There’s a myth out there among many family historians that the census books we see today were completed by an enumerator standing on the doorstep and interviewing a member of the household. But that isn’t how it was done.
The first national British census that detailed individuals was in 1841 and was the result of the Population Act 1840: “An Act for Taking an Account of the Population of Great Britain”. Forms were delivered to each household for them to complete, asking who was in the household on the night of 7 June 1841. An enumerator collected the forms after 7 June, checked them, and then copied the information from them into an enumerator’s book. What we see today is the enumerator’s book and not the form the household completed, as the original forms were not kept. An enumerator was given an area sized so that he (and it nearly always was a he, and often the local schoolmaster) could visit each household in one day to collect the forms – but this wasn’t enough time to fill in all the forms on the household’s behalf.
The same happened in every decade following, except for the night chosen: it became the end of March/early April. The only year for which we can now see the actual form the household submitted is for 1911 England and Wales. 1911 Scotland is still the enumerator’s book.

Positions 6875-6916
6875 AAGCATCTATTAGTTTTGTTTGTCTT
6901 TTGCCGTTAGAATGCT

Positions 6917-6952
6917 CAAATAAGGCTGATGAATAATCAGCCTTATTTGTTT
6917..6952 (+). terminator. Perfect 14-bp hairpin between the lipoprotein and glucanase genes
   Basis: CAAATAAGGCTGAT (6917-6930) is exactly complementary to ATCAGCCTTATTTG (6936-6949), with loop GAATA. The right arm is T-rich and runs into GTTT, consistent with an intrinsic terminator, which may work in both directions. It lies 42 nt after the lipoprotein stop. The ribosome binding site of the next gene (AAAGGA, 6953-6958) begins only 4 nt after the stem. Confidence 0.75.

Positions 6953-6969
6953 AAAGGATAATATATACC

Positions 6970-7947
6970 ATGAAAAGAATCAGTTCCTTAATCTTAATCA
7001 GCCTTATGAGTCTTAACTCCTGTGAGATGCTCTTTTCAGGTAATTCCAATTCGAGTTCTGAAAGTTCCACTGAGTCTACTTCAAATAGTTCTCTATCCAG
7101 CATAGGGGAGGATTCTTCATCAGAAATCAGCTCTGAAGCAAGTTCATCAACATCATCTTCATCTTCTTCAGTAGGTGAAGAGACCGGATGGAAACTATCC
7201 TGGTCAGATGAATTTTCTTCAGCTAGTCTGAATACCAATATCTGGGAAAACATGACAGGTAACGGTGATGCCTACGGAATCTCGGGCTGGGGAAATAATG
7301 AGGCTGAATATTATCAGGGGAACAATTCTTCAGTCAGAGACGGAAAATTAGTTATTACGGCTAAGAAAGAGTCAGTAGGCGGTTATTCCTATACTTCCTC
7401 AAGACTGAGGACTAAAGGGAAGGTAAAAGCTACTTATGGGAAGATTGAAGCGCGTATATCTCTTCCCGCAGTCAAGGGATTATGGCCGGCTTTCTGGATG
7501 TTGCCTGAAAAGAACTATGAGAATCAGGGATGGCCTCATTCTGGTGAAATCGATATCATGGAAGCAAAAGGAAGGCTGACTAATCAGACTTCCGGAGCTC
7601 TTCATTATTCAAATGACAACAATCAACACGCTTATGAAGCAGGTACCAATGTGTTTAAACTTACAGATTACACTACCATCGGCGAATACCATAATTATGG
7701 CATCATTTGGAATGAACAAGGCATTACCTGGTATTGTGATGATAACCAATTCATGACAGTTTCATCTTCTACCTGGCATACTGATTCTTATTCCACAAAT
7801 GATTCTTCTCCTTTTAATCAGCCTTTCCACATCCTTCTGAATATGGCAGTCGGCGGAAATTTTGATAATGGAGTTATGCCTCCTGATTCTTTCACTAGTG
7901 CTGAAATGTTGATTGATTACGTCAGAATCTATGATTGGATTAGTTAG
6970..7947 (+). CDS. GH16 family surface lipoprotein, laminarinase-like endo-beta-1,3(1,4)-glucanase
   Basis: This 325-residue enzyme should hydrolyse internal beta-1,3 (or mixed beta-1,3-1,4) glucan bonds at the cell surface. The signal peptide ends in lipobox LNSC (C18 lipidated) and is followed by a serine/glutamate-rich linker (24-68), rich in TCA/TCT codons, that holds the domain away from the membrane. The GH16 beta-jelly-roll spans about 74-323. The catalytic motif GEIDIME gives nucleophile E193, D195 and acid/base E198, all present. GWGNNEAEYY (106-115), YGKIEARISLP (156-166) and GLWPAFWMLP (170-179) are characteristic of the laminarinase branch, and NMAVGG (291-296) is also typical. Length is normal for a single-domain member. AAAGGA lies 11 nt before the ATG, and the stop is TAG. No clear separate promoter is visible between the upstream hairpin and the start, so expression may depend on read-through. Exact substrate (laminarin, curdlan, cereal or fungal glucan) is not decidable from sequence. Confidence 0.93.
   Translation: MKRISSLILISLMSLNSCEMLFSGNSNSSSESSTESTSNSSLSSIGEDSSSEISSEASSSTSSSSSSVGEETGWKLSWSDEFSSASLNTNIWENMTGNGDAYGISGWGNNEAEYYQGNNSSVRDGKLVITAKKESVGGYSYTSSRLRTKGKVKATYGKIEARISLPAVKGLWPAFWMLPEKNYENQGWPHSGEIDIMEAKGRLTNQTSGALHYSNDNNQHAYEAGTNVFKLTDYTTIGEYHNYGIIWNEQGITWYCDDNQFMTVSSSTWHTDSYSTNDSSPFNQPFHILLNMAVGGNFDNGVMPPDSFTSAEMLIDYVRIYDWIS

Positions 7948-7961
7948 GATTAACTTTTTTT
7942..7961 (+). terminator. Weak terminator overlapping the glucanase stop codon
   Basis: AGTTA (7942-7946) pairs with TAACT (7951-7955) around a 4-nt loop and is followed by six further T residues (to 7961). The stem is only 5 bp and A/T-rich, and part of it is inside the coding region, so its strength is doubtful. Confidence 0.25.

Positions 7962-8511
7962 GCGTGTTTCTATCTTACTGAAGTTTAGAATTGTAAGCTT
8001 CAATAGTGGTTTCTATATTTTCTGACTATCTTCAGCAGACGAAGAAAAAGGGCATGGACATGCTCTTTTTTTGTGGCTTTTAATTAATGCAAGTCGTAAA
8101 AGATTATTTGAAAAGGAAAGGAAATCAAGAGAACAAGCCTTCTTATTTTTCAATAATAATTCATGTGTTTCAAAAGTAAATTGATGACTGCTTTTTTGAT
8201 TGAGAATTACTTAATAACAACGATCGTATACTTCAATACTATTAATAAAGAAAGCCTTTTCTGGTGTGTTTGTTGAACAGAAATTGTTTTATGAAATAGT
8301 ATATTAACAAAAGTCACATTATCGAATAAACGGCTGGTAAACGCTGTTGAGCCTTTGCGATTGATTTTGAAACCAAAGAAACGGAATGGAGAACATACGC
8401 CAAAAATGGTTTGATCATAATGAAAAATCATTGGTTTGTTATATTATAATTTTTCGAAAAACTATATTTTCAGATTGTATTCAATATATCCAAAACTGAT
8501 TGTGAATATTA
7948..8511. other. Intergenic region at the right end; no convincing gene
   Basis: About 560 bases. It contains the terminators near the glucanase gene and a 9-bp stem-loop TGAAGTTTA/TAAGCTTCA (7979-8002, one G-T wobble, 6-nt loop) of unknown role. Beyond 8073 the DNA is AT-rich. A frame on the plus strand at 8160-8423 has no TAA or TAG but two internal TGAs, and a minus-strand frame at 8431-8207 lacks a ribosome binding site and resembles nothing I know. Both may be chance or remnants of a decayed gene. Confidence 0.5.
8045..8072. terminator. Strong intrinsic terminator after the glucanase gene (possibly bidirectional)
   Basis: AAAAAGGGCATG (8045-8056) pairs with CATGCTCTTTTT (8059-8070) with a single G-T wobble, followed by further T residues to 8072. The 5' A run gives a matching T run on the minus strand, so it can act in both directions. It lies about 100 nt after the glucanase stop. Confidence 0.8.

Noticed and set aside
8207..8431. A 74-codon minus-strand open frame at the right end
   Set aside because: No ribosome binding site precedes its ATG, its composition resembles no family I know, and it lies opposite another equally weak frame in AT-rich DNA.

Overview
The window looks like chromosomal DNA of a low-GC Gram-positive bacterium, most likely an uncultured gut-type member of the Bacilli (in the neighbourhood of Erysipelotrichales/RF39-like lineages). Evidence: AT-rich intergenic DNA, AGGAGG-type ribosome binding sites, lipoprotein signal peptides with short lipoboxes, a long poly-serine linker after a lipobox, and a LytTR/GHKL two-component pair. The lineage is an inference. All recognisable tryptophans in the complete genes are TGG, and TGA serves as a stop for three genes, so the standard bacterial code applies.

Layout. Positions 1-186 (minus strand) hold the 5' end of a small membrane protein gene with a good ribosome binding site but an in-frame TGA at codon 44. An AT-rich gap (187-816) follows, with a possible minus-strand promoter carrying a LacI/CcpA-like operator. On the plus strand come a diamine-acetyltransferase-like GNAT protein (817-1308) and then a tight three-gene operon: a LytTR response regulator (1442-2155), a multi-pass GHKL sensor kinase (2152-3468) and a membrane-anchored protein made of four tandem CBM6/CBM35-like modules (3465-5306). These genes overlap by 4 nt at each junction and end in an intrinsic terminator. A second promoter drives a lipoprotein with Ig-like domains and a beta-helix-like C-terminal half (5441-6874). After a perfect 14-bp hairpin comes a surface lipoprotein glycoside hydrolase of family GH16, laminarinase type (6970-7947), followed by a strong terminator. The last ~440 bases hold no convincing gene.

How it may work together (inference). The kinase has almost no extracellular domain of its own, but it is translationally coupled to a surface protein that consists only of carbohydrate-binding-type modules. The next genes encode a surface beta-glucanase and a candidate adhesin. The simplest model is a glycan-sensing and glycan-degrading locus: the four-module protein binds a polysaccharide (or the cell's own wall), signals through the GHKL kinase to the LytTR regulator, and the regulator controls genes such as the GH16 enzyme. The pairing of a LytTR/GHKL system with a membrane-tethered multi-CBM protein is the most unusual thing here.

Mistakes, of course, crept in, both unintentional and intentional, which can make life tricky for today’s family historians. And if you rely on transcriptions of the census instead of viewing the original, there’s another layer of mistakes to take into account.
Mistakes made when completing the census form
Firstly, there were mistakes made by whoever completed the form. Where no-one in the household could read or write, they had to get someone else to complete it for them. This may have been the enumerator himself but it would have been impossible for an enumerator to fill in all the forms he had to collect. Quite probably most local people who could read and write helped the illiterate households. This could be ministers, doctors, schoolmasters and mistresses, lawyers, anyone who worked as a clerk, literate neighbours and, as the 19th century went on and universal education came into being, a child or a neighbour’s child. So for many households the person completing the form wouldn’t have had detailed knowledge of what they were writing about and simply wrote down what they were told – or thought they were being told. Hence the very common misspelling and mishearing of names and places, getting ages wrong, and no doubt missing people off.